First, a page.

Todd Brook Tributary to the river Stort
Brook continues to flow west and south west
Post to the east Latton
Post to the west The High
Moors. A long thin glade with woodland, grassland and stream
Hatch. The Hatches were small local
areas providing shops and facilities in the New Town plans.
Netteswell Rectory, Red brick house 1760. Now a care home.
and Jill’s Nursery
Heart and Club. Local bar – the name is that of a sort of moth and reflects the
use in the New Town to call pubs after butterflies and moths.
Pond. The embanked monastic fishponds of Netteswellbury built on behalf of
Waltham Abbey in the 1060s. At the south
side are the remains of the walled garden of the Martin family with lived here
in the 17th. This is now a fishery.
Marks West Essex Catholic Secondary School. An academy school
Nettleswellbury Manor was part of the endowment of Waltham Abbey by Harold
Godwin in 1060. After the dissolution it passed through various ownerships as a
farm. In the 17th a big house
was built here by the Martin family, but was eventually replaced by the farm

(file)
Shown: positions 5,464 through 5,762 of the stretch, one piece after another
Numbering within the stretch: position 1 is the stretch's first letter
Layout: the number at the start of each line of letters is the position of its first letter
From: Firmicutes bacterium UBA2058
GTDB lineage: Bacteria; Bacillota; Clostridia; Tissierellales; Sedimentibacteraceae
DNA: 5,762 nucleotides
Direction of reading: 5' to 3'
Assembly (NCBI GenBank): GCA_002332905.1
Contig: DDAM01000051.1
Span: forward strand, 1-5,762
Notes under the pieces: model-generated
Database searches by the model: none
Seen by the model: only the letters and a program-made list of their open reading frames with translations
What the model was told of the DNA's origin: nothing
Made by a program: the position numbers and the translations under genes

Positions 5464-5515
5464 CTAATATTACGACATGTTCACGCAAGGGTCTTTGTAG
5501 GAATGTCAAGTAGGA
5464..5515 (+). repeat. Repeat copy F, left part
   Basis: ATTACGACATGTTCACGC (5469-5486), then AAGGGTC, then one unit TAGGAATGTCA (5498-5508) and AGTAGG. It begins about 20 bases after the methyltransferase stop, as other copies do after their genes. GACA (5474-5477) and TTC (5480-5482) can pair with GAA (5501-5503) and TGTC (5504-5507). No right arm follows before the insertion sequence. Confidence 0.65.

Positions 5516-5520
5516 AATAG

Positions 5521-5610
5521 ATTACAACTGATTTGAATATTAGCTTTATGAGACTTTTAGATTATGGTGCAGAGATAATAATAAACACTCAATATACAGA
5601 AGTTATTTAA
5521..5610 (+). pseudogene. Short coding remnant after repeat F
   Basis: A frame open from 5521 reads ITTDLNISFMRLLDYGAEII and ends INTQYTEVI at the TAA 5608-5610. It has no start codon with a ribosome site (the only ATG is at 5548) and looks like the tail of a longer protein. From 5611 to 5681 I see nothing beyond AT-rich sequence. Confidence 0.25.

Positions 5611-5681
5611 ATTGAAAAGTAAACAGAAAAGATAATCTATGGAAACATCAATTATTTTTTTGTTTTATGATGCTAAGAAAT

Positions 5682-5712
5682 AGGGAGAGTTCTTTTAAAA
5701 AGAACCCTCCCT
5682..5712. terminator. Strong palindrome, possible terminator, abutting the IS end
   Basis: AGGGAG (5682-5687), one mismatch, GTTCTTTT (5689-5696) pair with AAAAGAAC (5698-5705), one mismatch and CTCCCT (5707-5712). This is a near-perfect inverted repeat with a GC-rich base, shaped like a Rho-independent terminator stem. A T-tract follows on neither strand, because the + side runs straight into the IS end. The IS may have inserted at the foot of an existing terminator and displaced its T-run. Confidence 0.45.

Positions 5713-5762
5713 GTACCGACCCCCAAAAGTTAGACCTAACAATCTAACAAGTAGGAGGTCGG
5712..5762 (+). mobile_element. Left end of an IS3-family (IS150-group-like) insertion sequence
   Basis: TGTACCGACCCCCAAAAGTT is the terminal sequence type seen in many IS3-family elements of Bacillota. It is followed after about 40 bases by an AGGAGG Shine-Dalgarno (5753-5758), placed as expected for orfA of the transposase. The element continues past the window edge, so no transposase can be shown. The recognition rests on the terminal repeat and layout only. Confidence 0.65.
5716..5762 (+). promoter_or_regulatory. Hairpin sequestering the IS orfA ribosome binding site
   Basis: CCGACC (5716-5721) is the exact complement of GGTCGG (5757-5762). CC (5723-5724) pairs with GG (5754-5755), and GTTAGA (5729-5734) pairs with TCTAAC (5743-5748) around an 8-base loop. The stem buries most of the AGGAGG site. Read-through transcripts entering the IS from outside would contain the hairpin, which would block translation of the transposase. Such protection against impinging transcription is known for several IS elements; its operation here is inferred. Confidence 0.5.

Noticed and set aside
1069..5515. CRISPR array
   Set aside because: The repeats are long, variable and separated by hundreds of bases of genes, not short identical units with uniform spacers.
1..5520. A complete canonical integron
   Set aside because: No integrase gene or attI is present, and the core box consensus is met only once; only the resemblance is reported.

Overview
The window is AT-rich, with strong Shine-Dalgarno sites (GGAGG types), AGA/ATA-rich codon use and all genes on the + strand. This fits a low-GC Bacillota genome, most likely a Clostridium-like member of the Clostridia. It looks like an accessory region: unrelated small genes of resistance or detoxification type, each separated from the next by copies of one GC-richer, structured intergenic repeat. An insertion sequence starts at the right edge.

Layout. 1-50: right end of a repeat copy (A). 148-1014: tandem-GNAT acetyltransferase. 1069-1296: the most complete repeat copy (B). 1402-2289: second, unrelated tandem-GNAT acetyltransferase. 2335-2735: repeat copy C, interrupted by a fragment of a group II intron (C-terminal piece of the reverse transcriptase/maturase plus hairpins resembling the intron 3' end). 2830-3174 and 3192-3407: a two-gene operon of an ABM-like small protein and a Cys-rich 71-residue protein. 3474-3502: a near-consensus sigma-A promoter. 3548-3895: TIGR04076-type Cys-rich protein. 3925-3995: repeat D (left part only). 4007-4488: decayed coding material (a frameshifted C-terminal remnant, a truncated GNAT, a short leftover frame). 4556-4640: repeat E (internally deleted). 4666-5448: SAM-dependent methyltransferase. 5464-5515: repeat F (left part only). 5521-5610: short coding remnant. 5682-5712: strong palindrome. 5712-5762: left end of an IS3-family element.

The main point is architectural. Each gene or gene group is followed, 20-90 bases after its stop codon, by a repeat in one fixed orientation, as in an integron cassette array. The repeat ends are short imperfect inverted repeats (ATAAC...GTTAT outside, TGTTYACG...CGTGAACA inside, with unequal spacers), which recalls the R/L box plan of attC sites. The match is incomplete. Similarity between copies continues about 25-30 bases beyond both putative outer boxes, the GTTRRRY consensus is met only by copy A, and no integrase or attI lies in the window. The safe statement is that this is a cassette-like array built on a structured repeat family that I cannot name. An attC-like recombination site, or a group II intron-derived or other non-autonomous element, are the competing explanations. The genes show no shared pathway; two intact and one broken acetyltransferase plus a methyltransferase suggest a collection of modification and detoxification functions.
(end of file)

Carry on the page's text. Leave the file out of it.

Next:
Church of St Andrew. 13th church built of coursed
flints and pebbles which may have been built in association with the manor here
by Waltham Abbey. There is a bell turret with broach spire and a timber framed
porch. Inside, a red brick panel has the rebus of late 15th Abbot
Rose, of Waltham Abbey. On either side
of the altar is panelling from the 17th house here built by the
Martin family. It is now part of the
study centre having been made redundant in 1978.
Humming Bird. Built in 1969 on the site
of some of the churchyard.
Farm. Harlow Council Care Home.
Study Centre. Closed.
15th building, timber-framed with aisles
to north and south and black weatherboarding. The carpentry is said to be
outstanding particularly in regard to jointing.
The barn was damaged in a fire in 1970 but has been restored.
Barn. 15th building timber framed with black
Agricultural buildings 15th with timber frame and
Netteswellbury House. Early 19th plastered brick